Published: 2021-02-26 10:00:44 BdST
The Southeast Asian country has been in crisis since the army seized power and detained civilian government leader Aung San Suu Kyi and much of her party leadership after the military complained of fraud in a November election.
Riot police fired shots into the air and set off stun grenades in Yangon's Tamwe neighbourhood on Thursday night to disperse a crowd protesting against a military-appointed official, according to witnesses and state-run media.
"We were really scared," one resident who declined to be identified said of the police action that went on into the early hours of Friday.
In the morning, residents found stun grenade casings and flip-flops abandoned by fleeing protesters strewn in the streets.
State media said legal action would be taken against 23 people, 10 of them women, in connection with the protest.
The confrontation illustrates the defiance the military is facing from people of all walks of life as it seeks to reimpose its authority on a population that had grown used to civilian rule under Suu Kyi's government.
There have been daily protests and strikes by democracy supporters for about three weeks, often drawing hundreds of thousands of people across the diverse country.
Earlier on Thursday, violence broke out in Yangon when a crowd of about 1,000 military loyalists attacked pro-democracy supporters and media. Several people were beaten and at least two people were stabbed, video footage showed.
The threat of violence did not stop another protest in Yangon on Friday by hundreds of mostly young people, which ended quickly when police moved in to disperse the crowd and detained several people, witnesses said.
"This is very important for our future," protester Nyein Chan Sithu, 21, said of the demonstrations.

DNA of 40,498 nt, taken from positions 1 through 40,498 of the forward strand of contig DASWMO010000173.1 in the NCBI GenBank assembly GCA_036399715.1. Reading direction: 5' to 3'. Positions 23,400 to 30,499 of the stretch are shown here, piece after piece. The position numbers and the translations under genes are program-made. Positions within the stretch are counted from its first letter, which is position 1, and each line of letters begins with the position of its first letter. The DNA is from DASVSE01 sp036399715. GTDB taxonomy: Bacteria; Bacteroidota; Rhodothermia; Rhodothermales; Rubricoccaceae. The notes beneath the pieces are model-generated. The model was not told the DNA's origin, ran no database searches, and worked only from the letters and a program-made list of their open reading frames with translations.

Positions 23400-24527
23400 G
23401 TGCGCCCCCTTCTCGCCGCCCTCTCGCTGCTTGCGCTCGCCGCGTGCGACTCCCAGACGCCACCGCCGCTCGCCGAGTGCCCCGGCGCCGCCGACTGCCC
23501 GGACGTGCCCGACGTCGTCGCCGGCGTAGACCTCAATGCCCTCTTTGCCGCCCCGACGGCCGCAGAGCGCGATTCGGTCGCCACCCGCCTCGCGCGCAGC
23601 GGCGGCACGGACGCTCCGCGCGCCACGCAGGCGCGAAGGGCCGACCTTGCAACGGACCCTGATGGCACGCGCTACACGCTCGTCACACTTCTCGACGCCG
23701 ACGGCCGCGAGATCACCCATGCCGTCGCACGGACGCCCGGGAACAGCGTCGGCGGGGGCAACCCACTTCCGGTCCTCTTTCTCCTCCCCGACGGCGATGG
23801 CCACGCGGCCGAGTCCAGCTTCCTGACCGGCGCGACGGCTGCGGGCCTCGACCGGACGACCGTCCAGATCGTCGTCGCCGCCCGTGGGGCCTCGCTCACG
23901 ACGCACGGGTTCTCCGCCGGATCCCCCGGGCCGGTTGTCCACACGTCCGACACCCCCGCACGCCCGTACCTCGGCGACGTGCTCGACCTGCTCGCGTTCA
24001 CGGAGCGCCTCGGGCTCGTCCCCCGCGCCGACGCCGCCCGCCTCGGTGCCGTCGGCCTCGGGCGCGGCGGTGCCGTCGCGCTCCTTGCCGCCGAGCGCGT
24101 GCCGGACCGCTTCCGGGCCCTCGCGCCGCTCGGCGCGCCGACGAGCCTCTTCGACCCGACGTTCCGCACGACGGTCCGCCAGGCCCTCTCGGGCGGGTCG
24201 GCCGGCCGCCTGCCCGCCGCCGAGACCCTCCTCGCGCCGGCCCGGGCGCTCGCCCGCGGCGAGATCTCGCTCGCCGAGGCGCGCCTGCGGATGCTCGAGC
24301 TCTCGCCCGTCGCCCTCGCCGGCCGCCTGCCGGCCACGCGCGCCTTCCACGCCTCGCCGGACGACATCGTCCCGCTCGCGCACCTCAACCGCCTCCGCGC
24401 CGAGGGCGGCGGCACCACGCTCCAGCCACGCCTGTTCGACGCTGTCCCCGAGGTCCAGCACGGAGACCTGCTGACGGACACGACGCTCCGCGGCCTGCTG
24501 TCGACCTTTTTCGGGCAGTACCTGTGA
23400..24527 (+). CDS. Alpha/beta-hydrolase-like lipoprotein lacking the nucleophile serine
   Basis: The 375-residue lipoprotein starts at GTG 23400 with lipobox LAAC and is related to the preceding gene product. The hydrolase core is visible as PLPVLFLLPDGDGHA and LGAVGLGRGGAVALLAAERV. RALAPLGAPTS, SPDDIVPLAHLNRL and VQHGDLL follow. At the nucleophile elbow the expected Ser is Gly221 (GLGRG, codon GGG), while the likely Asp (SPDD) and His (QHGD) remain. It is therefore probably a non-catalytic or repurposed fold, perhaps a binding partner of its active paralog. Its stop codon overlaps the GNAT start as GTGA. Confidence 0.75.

"We want a government that treats people with respect. My generation will be the last to fight a junta."
In another act of resistance, media organisations said on Thursday they would not comply with an order to refrain from using words like "coup" to refer to the ouster of the elected government.
Such defiance would have been unthinkable under previous juntas that ruled Myanmar for almost 50 years until the generals began to relinquish power in 2010.
A spokesman for the ruling military council did not respond to telephone calls seeking comment.
The army said its overthrow of the government was within the constitution after its complaints of fraud in the Nov. 8 election, swept by Suu Kyi's party, had been ignored. The election commission said the vote was fair.
The crisis raises the prospect of growing international isolation and investor jitters compounding difficulties for an economy already weighed down by the coronavirus.
Facebook said that due to the "deadly violence" since the coup it had banned the Myanmar military from using its Facebook and Instar platforms.
Military chief General Min Aung Holing says authorities are using minimal force in handling the protests. Nevertheless, at least three protesters and a policeman have been killed.
The World Bank has halted payments to projects in Myanmar on withdrawal requests that were made after the coup, the bank said in a letter to Myanmar's finance ministry seen by Reuters.
World Bank President David Mal pass said last week it was taking an "extra cautious" approach to Myanmar but was continuing to execute past projects, including emergency coronavirus relief.
Last year, the World Bank approved more than $350 million in new loans and grants to help Myanmar deal with the coronavirus and to support farmers and rural employment.
The United States, Britain and others have called for Suu Kyi's release and the restoration of democracy, and have imposed limited sanctions aimed at the junta and its business links.
Britain said on Thursday it would sanction six more military figures, adding to 19 previously listed, including Min Aung Holing.
The army has promised a new election after reviewing voter lists. It has not given a date but it imposed a one-year state of emergency when it seized power.
Suu Kyi has been detained at her home in the capital Naypyitaw and her party says its November victory must be respected.